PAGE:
Long-term care is one of the most important issues that veterans and their surviving spouses are concerned about. Many already receive this care or will need this care in the near future. While the VA has funds for long-term care for veterans, but many veterans and their families do not know about these funds and their availability.
There are a few different pension options for veterans and their families.
- Pension with Aid and Attendance provides the greatest amount of pay and is directed to veterans who need help with basic daily living activities, is blind, or is a patient in a nursing home. Being in an assisted living facility also qualifies for this pension.
- Pension with Housebound Allowance is for veterans whose needs do not rise to the level of the Pension with Aid and Attendance but still need regular help and want to stay at home. This program is flexible in that family members and outside caregivers can provide aid.
- Basic Pension is directed to veterans and spouses who are 65 or older or disabled and have a limited source of income and assets.
Qualifying for Veterans’ Benefits
It is easy to assume that any disabilities or injuries have to be service-related in order for veterans to get benefits. This is not true. However, most veteran pension benefits do have requirements regarding discharge and wartime service. The veteran’s surviving spouse needs to satisfy marriage requirements in order to qualify for benefits as well. Some requirements vary depending on your age, with the age of 65 being a common dividing line.
The VA will look at your life expectancy, income, total net worth, and medical expenses. Including retirement assets, but not including a home and vehicle, a married veteran and spouse should not have more than $80,000 in assets.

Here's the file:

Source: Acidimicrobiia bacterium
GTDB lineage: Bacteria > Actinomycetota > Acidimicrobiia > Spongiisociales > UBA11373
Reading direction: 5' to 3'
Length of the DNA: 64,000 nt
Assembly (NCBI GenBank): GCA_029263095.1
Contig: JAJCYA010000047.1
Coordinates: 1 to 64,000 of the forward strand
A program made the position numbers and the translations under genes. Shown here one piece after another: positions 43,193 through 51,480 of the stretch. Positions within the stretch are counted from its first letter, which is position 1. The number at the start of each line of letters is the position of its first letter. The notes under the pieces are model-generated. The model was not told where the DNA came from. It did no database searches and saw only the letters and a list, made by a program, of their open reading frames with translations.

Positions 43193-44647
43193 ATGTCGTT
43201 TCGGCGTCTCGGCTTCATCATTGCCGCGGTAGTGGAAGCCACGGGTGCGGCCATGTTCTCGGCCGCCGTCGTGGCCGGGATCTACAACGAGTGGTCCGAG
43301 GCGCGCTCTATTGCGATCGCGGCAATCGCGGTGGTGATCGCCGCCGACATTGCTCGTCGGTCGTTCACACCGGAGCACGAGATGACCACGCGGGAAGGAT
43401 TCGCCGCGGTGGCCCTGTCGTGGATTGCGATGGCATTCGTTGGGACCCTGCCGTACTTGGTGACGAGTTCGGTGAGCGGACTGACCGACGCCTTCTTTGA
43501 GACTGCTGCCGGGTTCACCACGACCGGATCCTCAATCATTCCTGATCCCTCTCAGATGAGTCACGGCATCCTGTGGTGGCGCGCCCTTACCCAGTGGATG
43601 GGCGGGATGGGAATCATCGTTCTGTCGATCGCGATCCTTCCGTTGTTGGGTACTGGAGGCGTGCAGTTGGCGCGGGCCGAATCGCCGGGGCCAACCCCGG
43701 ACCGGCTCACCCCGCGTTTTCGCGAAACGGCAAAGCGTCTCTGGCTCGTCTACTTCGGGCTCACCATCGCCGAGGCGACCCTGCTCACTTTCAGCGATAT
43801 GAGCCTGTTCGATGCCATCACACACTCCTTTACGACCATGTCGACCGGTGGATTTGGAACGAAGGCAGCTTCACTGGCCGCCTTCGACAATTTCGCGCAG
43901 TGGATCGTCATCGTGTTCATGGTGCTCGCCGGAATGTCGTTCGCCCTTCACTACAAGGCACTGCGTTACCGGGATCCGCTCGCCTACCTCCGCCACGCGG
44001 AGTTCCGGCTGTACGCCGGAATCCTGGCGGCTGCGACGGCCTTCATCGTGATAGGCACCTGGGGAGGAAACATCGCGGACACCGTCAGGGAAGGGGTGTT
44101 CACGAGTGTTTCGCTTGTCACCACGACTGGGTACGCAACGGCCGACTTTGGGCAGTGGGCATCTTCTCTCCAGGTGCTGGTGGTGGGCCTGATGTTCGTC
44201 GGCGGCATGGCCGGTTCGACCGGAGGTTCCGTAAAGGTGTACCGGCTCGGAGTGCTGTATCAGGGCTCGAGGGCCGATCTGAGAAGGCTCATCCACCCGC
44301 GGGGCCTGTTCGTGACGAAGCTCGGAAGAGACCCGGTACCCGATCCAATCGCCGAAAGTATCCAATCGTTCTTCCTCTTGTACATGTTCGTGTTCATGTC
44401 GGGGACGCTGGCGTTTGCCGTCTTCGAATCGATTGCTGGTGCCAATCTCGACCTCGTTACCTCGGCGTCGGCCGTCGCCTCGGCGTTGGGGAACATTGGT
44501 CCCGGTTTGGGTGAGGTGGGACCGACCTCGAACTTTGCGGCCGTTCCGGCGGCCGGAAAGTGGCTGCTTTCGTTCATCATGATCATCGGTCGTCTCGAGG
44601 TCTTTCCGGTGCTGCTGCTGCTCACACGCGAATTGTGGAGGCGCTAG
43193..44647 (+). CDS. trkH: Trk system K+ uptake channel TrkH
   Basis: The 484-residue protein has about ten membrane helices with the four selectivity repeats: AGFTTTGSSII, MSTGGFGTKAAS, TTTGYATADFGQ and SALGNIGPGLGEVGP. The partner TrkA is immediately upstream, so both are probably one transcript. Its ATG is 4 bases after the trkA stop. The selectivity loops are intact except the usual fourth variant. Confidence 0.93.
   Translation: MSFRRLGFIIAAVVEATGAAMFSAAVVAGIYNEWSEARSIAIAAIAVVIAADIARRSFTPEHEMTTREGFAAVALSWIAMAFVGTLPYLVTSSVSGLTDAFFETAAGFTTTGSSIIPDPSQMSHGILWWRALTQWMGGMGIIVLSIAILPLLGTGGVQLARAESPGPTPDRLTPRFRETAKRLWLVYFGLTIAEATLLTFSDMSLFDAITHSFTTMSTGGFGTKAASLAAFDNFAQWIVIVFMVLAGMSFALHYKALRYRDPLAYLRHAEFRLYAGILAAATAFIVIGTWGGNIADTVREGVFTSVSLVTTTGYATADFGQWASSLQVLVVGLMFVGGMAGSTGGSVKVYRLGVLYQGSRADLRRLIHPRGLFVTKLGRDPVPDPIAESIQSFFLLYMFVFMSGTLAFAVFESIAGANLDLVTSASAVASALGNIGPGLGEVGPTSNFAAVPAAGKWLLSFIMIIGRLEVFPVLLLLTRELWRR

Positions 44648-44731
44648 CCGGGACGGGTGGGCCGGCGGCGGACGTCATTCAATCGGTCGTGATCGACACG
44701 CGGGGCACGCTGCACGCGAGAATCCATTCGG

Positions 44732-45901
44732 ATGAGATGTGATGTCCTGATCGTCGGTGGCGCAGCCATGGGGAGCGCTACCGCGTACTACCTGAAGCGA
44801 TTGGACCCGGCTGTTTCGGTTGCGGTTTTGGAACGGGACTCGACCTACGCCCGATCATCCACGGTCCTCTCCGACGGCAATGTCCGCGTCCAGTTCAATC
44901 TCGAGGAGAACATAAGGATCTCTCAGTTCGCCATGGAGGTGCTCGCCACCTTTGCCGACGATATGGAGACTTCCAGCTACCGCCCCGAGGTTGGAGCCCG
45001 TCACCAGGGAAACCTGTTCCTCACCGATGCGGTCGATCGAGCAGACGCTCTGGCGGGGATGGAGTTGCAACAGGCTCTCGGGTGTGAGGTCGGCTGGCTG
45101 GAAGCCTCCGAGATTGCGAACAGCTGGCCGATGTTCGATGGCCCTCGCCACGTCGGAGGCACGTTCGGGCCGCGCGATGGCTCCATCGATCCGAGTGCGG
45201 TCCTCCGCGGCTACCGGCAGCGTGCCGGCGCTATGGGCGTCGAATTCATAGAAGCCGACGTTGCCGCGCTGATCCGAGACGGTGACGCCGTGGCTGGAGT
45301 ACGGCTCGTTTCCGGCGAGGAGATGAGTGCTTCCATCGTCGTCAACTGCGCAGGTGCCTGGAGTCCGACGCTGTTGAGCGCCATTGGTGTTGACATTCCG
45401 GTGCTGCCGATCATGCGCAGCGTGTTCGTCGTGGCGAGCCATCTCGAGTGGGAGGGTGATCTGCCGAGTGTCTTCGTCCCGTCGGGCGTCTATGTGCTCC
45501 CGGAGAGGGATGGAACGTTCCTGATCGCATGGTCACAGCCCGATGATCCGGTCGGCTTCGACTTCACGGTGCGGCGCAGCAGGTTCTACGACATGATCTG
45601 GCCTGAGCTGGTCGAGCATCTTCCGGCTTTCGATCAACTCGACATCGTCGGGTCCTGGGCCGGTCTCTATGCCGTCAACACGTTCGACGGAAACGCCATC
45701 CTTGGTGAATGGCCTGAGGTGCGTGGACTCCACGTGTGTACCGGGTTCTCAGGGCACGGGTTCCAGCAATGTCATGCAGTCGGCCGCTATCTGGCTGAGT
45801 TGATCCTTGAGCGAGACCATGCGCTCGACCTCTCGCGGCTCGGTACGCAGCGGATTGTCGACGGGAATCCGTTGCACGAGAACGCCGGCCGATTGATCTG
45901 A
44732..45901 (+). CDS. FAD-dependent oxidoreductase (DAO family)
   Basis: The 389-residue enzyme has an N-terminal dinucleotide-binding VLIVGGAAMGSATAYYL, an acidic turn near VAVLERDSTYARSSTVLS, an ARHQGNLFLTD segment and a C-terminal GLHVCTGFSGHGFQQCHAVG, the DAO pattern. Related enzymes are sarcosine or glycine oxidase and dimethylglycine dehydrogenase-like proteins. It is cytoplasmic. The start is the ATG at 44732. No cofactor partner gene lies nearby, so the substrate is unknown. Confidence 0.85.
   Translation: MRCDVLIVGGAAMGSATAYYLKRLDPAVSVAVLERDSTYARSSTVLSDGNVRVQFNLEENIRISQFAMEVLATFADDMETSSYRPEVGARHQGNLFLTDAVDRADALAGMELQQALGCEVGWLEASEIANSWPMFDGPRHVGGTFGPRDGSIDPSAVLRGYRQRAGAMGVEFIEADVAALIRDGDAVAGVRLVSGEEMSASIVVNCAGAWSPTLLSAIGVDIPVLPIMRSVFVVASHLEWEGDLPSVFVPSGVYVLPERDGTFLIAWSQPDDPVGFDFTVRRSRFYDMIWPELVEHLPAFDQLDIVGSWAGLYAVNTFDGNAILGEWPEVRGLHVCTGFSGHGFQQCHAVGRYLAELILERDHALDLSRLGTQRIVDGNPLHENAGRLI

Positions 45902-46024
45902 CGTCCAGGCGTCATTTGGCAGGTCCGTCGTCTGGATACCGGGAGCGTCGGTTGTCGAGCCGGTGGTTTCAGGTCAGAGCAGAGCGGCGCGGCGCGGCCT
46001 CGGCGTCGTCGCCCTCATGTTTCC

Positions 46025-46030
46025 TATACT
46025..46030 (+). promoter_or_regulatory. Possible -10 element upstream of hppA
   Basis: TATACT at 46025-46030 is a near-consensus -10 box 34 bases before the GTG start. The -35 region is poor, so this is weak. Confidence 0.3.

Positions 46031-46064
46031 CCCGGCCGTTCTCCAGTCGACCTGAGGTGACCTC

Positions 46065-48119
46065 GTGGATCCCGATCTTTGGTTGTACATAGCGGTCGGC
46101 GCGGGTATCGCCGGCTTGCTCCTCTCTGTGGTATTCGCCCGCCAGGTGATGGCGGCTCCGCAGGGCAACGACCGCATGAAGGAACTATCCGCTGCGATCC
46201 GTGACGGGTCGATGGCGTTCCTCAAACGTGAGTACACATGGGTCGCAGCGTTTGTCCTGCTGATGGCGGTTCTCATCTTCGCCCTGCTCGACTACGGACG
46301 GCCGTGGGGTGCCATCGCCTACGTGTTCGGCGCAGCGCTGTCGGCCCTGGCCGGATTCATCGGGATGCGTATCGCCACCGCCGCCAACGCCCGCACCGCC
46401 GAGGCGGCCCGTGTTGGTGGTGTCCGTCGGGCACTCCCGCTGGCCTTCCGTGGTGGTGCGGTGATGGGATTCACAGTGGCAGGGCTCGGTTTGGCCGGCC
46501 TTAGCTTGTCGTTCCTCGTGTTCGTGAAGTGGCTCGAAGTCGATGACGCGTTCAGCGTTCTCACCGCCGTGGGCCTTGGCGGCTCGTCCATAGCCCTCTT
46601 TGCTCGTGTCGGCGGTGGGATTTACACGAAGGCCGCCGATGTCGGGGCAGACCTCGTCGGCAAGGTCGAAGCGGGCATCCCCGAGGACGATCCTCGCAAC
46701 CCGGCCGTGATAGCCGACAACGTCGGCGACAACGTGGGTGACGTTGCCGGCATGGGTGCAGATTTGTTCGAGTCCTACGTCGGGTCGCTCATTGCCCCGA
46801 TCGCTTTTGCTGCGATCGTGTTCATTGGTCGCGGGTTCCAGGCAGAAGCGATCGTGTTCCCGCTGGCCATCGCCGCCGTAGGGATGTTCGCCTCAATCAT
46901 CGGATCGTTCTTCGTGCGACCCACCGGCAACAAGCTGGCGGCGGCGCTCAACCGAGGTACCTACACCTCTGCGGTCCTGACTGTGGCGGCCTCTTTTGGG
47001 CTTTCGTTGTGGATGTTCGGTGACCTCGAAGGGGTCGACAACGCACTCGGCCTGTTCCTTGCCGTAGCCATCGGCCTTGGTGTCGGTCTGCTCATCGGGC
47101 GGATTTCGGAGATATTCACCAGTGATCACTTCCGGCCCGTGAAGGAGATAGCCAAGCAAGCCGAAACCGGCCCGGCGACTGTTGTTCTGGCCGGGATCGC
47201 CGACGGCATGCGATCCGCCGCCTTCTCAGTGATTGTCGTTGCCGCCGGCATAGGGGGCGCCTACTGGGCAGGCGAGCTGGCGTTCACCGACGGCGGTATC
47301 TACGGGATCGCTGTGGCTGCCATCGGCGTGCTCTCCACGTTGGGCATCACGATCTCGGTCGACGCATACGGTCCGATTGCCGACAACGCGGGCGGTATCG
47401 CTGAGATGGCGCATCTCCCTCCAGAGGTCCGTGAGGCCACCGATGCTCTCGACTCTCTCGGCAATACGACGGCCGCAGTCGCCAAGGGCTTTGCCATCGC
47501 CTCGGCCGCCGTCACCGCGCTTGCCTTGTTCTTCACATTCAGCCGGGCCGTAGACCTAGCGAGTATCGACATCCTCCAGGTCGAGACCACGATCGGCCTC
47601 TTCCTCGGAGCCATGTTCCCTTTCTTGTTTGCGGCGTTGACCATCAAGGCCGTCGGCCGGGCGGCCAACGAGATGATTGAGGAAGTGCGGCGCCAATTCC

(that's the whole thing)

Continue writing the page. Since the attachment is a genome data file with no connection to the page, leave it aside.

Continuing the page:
Also, Income for VA Purposes (called IVAP) needs to be less than the amount of benefit that you are applying for. You calculate IVAP by subtracting certain kinds of medical expenses from your gross income. These expenses are out-of-pocket medical expenses that you expect to last through your lifetime and are recurring expenses.
You can reduce your assets and your income down to a level that the VA could accept. I would recommend that you work with an attorney that can help you make the right decisions to qualify for benefits and plan for your future needs.
Applying for Veterans’ Benefits
While the VA often needs more than one year in order to make a decision on your application, your benefits go back to the month that you applied for benefits. It is vital that you have all the documentation needed to send in a successful application. This may include marriage certificate, death certificate, discharge papers, medical papers and bills, etc. This can help the VA process your application faster and help you be more successful in your application.
Time is critical for these benefits, especially for veterans who are older or critically disabled. You should apply as possible to get your needed benefits. For more information, visit http://www.va.gov.